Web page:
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In search of answers

[Bit]coin flipping: Bitcoin price passes $500 for the first time in almost two years

Gabriela Motroc

Let’s call it a deja-vu. Bitcoin price passed the $500 threshold in late May, something which hasn’t happened in almost two years. Four days after the sudden boost, the price is still bigger than it was in August 2014 —the last hike—. Specialists are still trying to find the reason behind the unexpected increase, with some claiming that Chinese investors’ actions may have led to this dramatic surge.

If people knew the reason behind Bitcoin’s hikes and declines, this cryptocurrency could lose its “unstable” label. Since there is no way of knowing what triggers the surges, we can only state the facts and speculate. The latest surge occurred on May 28 between 06.00 and 06.14 UTC and reached a high on $531.70 for the day. Saturday’s move is a nearly six percent increase from Bitcoin’s opening value of just over $470, a sudden increase which added to a 4.3 percent boost which occurred on May 27. At press time, the price continued to shock both Bitcoin enthusiasts and haters ($532.14).

Reason No. 1: “Blame” it on China

Conditions in Asia may have influenced the Bitcoin price, which recorded a massive surge on May 28. Many experts believe that fears in China that the yuan could weaken may have something to do with the sudden growth. China’s decision to restrict the flow of cash out of the country has indubitably prompted concerned citizens to seek ways around capital restrictions and Bitcoin proved to be a sort of safe haven.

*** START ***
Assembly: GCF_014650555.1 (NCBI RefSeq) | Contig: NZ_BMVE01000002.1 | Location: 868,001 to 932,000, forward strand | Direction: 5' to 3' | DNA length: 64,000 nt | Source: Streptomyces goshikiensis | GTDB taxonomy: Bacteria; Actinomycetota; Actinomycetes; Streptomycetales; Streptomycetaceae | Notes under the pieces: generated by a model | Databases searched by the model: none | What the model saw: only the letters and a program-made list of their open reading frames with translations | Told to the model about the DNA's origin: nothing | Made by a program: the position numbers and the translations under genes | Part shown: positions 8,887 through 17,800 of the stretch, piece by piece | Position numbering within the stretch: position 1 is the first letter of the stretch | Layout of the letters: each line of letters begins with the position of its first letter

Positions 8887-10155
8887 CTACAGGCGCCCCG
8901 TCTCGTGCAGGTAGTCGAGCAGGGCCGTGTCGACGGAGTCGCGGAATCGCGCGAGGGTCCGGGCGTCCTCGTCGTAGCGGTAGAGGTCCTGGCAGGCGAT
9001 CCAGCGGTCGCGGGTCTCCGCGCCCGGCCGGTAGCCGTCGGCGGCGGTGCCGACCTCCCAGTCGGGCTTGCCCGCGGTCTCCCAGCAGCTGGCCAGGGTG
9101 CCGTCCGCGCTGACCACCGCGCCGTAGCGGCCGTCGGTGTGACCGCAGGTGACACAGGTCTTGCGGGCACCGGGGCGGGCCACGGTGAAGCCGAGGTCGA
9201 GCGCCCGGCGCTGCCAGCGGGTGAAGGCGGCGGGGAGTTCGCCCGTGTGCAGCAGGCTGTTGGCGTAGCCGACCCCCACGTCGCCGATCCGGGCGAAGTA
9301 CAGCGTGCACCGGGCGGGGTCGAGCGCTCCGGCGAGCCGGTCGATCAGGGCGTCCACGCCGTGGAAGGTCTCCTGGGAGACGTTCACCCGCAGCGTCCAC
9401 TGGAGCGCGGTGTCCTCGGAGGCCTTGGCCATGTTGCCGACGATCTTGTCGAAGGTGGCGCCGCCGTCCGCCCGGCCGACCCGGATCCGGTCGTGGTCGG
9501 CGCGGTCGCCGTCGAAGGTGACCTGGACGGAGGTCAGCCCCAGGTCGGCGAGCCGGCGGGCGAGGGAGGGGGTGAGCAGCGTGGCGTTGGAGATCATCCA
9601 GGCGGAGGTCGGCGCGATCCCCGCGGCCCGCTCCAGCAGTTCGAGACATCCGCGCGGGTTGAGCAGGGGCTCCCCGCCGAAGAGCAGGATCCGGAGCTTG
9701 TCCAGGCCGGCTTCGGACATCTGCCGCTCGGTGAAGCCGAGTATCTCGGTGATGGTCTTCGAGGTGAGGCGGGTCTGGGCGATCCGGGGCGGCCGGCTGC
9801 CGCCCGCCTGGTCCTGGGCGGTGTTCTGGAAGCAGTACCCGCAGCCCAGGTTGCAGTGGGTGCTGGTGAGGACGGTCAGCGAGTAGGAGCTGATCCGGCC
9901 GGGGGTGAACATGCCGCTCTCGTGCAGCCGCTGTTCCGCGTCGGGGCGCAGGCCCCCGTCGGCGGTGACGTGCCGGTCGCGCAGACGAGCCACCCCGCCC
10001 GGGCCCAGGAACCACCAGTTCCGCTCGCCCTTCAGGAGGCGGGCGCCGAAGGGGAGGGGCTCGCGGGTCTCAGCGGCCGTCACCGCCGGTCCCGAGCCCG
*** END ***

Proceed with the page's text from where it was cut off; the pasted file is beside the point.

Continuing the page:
Du Jin, chief marketing officer at Huobi, told The Wall Street Journal that the “hot money in China has to go somewhere.” Growing concerns regarding yuan deflation may have prompted people to perceive Bitcoin as an alternative to pouring their cash inside the country (and eventually losing it as the yuan depreciates). Low confidence in this currency could be the reason behind the Bitcoin price hike.

Reason No. 2: Bitcoin halving

This is not a popular view, but some people believe that Bitcoin’s upcoming halving may be the reason behind the cryptocurrency’s latest surges. However, if we look back at the last halving which took place on November 28, 2012, it had no substantial effect on the price of Bitcoin. Although an increase due to the upcoming halving should not be excluded just yet, the impact of this event depends on a plethora of factors, including the digital currency’s transaction volume.

Perfect timing: Sale of $16 million AUD in Bitcoin to occur this month

Two days after the surge, Ernst & Young, a multinational professional services firm with the headquarters in London, announced that it has been engaged to start an international sales process to sell roughly 24,518 bitcoins represented about $16 million AUD. According to the press release, the sale will be conducted via a 48-hour sealed bid auction beginning at 12.01 a.m. AEST on June 20, 2016, and finishing June 21, 2016, at 11.59 p.m. AEST. Those who are interested in bidding can submit bids on 11 lots of 2,000 bitcoin and one lot of roughly 2,518 bitcoin.

Interested parties can submit their interest in participating in the sealed bid auction via email at project.exchange@au.ey.com. Expressions of interest close on June 7, 2016; interested parties are required to submit additional information by June 10, 2016.

Author
Gabriela Motroc
Gabriela Motroc is an online editor for JAXenter.com. Before working at S&S Media she studied International Communication Management at The Hague University of Applied Sciences.

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